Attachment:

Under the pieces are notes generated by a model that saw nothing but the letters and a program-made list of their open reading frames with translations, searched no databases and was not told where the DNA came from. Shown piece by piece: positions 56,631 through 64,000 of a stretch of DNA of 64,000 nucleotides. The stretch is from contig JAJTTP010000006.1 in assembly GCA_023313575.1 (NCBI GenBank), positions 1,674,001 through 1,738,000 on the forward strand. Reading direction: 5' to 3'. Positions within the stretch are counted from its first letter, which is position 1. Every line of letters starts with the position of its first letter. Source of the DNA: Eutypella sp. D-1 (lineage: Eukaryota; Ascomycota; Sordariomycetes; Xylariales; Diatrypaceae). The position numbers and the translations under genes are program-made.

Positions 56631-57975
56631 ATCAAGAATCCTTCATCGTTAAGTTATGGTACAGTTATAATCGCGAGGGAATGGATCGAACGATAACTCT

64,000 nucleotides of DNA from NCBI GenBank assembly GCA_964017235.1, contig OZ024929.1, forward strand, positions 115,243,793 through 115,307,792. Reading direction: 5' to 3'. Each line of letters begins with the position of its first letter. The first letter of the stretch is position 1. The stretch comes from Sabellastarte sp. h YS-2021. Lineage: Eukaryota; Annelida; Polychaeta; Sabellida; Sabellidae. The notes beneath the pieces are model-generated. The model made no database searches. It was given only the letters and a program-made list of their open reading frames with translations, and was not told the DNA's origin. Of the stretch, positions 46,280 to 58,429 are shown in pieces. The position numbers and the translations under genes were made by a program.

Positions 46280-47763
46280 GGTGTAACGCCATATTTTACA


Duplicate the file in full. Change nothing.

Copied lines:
Under the pieces are notes generated by a model that saw nothing but the letters and a program-made list of their open reading frames with translations, searched no databases and was not told where the DNA came from. Shown piece by piece: positions 56,631 through 64,000 of a stretch of DNA of 64,000 nucleotides. The stretch is from contig JAJTTP010000006.1 in assembly GCA_023313575.1 (NCBI GenBank), positions 1,674,001 through 1,738,000 on the forward strand. Reading direction: 5' to 3'. Positions within the stretch are counted from its first letter, which is position 1. Every line of letters starts with the position of its first letter. Source of the DNA: Eutypella sp. D-1 (lineage: Eukaryota; Ascomycota; Sordariomycetes; Xylariales; Diatrypaceae). The position numbers and the translations under genes are program-made.

Positions 56631-57975
56631 ATCAAGAATCCTTCATCGTTAAGTTATGGTACAGTTATAATCGCGAGGGAATGGATCGAACGATAACTCT

64,000 nucleotides of DNA from NCBI GenBank assembly GCA_964017235.1, contig OZ024929.1, forward strand, positions 115,243,793 through 115,307,792. Reading direction: 5' to 3'. Each line of letters begins with the position of its first letter. The first letter of the stretch is position 1. The stretch comes from Sabellastarte sp. h YS-2021. Lineage: Eukaryota; Annelida; Polychaeta; Sabellida; Sabellidae. The notes beneath the pieces are model-generated. The model made no database searches. It was given only the letters and a program-made list of their open reading frames with translations, and was not told the DNA's origin. Of the stretch, positions 46,280 to 58,429 are shown in pieces. The position numbers and the translations under genes were made by a program.

Positions 46280-47763
46280 GGTGTAACGCCATATTTTACA